Seabreeze, Rochester, New York, USA
My partner Jim and I decided we needed a little end-o-summer get away, and true to style, we decided to visit Syracuse, New York. Why?
As some of you might know, we are vendors and exhibitors at the Ohio State Fair and are fans of fairs everywhere. Each summer we try to visit a new state fair, and have on our list places like North Carolina, Texas, Indiana, Illinois, Iowa, Florida, and Minnesota. Top-rated fairs like Wisconsin and Kentucky have so far eluded us- their schedules often overlap ours by enough to make it difficult. But it's an interesting hobby, we get to visit cities we otherwise probably wouldn't, and we love comparing other fairs to ours. We also really like seeking out whatever local specialties and cultural activities the state has to offer, and since I'm a fan of carnival midways I always check out the rides. There are other reasons too- as Jim is a gardener, we always find the local or regional arboretum for him and the local or regional amusement park for me. (hopefully...)
So this year, a month or so back, Jim found an article listing what the author believes to be the top ten state fairs, and the New York State Fair was rated number one. We hadn't (ever) heard this, so we thought we'd give it a look-see and judge for ourselves. The drive to Syracuse from Columbus is about seven hours, so last Wednesday we packed up the car and headed out to see what we could do. And on the way we pass nearby three? four? amusement parks, so I had my fingers crossed.
NEW YORK STATE FAIR:
We hit the fair early morning on Thursday. We had driven by the fairgrounds the night before on the way in and it was nuts busy, the parking lots looked jammed, and it turns out Carrie Underwood was the entertainment that night so that might've been it. Anyway, from the freeway the fairgrounds looked big and it seemed like a nice fair.
It was. We always remark, in comparing our fair to others, that there are some things they do better and some where we excel. The New York State Fair seems to be all about the food. And not just the carnie trailer offerings, but there was a loooong street called Food Row that had permanent buildings where local restaurants serve up their best traditional favorites. And beer. And wine. It was a gastronomical delight and I ate way too much. Barbecue, prime rib sandwich, apple pie, ice cream, fried haddock, and a local dish called Chicken Riggies. Yum. I was stuffed.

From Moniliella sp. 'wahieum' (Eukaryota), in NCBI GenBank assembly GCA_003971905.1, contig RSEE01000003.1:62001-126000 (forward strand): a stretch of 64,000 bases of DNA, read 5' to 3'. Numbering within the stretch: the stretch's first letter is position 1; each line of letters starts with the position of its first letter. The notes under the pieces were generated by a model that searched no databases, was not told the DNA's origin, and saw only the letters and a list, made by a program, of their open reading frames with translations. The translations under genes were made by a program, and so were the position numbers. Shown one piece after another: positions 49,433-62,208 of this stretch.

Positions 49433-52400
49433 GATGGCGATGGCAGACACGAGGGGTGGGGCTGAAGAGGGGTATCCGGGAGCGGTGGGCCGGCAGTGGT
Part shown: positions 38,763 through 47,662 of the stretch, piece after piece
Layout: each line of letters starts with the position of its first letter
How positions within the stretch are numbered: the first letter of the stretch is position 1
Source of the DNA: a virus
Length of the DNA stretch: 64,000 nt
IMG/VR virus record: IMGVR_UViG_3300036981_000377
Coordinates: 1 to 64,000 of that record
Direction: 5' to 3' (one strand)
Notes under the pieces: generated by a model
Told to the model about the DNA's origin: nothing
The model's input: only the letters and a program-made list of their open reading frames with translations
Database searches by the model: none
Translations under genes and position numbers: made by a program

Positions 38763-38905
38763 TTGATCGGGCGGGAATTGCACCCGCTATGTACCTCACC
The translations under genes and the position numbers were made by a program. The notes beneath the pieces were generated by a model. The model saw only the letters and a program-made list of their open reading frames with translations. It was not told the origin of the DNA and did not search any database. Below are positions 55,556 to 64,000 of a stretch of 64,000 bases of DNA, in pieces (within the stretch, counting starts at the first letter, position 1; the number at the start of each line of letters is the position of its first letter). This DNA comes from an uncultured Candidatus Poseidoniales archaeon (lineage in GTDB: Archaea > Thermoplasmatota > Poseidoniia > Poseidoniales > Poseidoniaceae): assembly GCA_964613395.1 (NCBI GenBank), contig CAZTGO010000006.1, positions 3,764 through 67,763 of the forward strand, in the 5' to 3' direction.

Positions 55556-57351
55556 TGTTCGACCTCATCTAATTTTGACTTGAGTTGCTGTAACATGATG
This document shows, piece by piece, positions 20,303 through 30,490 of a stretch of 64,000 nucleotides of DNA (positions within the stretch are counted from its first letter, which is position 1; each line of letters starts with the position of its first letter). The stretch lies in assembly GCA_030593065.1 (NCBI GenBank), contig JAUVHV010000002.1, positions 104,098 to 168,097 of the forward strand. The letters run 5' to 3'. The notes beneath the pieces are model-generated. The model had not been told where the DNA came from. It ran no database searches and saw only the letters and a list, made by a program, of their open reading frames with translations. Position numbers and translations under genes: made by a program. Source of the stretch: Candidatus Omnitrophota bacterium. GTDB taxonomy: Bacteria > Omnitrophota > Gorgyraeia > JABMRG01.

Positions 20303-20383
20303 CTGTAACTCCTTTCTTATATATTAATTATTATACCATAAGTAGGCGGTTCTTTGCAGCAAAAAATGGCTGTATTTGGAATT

The midway was Wade Shows, a show I've seen a lot of recently, notably at Florida and North Carolina fairs. Coasters included the RC-48 and a Crazy Mouse. There was also a brand new out of the box portable Larson Flying Scooter which was interesting to see, I think it's the first model ever to tour. For years the NYSF contracted with James E. Strates for the midway and last year was their last at the fair. That was a little disappointing to me as I haven't seen Strates in years and they are the only carnival that still travels by rail. Locals told me that this new midway was much nicer, though, so it either was or they were just eager for change.
The fairgrounds was clean, well kept, the buildings were nice and the crowd was well behaved. They also have a great entertainment lineup every year in the grandstand. While it wasn't the best fair we'd ever been to, we agreed it was nice and worth the trip.
The next day we got up and decided to drive to Rochester, about an hour away. We first visited Sonnenberg Mansion and Gardens in Canandaigua, New York. (Which is a beautiful, picturesque little town) They were formerly home to Roseland Amusement Park, but now all that exists there is a water park. But- Rochester is also home to Seabreeze park, a place I've had on my must-do list for a while. We went there next.
I was hoping for an enchanting little park, and I was not disappointed. Driving up I could see the wooden coaster peeking through the trees and the lakeside setting was terrific. When we got there we saw the price went to 19.95 after five so we decided to wait the forty five minutes. The park didn't look very busy.
This little park was absolutely beautiful and a real gem. Jackrabbit is their wooden ride and is a simple out and back with mild thrills. It was fast, though, and had a tunneled ending. It's one-train op and the new train is the PTC California style. Comfortable, though. We wound up taking two rides, one when we first got there and the last one at night before we left. Lots of fun on a ride that dates back to the 1920's. We also had a couple of spins on their totally unique Bobsled ride, one of the first tubular steel rides ever, built on top of the structure for their original junior woodie. We laughed and laughed on that one, it was quirky, silly, and tons of fun.
We also rode their Whirlwind coaster, a duplicate of the new ride Hershey will install for next year. On our first trip the car was totally unbalanced, with our fat asses on one side and a small child on the other. When we hit the first turn the car spun so fast everything was a blur and the spinning continued without much let up for the entire ride. It was everything a spinning coaster should be.